The Song of Achilles: A Hero’s Legacy of Ego and Redemption

Art by Yige Xu

“When he died, all things swift and beautiful and bright would be buried with him.”

 The legacy of epics are more than just the songs of heroes; they represent their deaths, sacrifices and tragedy. With the denotation of classicism also comes a golden standard of timeless, unspoken beauty. Madeline Miller crafts exactly that in her 2011 release of The Song of Achilles. This novel is more than well-deserving of its continuous praise and reception as a modern classic. Miller provides a mythological retelling of the Greek hero Achilles and his legend in the Trojan War. According to the Fates, Achilles is prophesied to become his generation’s greatest warrior. In a later prophecy, it is also foretold that he will die in Troy after the Trojan prince, Hector is killed. Whilst this is a tale of the epic, of kings and heroes and war, it is also a story of the human condition. Miller’s poetic novel is narrated by Patroclus, a figure historically depicted as Achilles’ lifelong companion and friend. However, even Plato will defend that the two were lovers by choice and nothing less.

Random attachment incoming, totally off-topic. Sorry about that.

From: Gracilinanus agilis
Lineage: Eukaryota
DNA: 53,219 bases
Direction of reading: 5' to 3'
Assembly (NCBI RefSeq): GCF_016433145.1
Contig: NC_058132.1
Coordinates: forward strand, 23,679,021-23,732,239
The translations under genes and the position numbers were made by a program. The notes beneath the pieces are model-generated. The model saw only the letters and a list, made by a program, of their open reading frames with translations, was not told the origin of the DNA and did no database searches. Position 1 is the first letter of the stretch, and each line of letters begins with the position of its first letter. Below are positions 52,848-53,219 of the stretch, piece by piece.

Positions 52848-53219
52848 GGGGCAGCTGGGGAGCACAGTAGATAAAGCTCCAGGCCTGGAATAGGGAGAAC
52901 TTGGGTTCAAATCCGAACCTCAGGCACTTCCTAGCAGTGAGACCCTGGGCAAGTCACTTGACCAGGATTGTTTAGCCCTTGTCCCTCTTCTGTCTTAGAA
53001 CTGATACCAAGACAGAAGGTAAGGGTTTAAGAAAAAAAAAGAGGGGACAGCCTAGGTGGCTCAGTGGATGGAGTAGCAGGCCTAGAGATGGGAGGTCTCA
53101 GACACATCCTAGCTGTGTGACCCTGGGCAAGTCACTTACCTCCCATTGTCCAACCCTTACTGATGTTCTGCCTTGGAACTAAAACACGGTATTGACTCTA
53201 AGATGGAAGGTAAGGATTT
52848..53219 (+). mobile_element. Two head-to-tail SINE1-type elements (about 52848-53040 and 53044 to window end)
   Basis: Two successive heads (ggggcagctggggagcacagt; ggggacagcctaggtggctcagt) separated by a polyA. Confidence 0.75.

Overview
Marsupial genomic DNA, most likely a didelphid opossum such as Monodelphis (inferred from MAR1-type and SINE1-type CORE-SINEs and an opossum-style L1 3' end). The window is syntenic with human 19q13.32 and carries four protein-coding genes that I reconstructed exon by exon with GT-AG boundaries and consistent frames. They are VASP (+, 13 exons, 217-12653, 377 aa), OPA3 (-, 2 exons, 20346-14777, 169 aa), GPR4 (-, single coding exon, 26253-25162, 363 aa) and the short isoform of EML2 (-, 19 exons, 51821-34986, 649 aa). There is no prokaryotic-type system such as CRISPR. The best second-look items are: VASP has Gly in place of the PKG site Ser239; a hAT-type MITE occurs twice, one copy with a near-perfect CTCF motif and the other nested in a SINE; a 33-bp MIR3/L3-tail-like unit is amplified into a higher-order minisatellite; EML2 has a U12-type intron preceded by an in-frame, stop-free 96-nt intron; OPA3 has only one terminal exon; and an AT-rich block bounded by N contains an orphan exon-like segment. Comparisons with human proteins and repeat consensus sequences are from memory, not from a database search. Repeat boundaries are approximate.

“What has Hector ever done to me?”

 Even prior to reading this novel, the circulating admiration afforded to The Song of Achilles could not be overlooked. Miller writes in intimate and lyrical prose, setting up a radiant and flirtatious Grecian backdrop to Achilles’ home, Pthia. It is here that we follow a story of two young boys, curious and coy about each other. What makes this novel so elegant is the precious recollections of intimacies between Achilles and Patroclus; the talk of miraculous pink feet and petal-veined hands, of quick wit and mouths carved by Cupid’s bow. 

 We were like gods, at the dawning of the world, and our joy was so bright we could see nothing else but the other.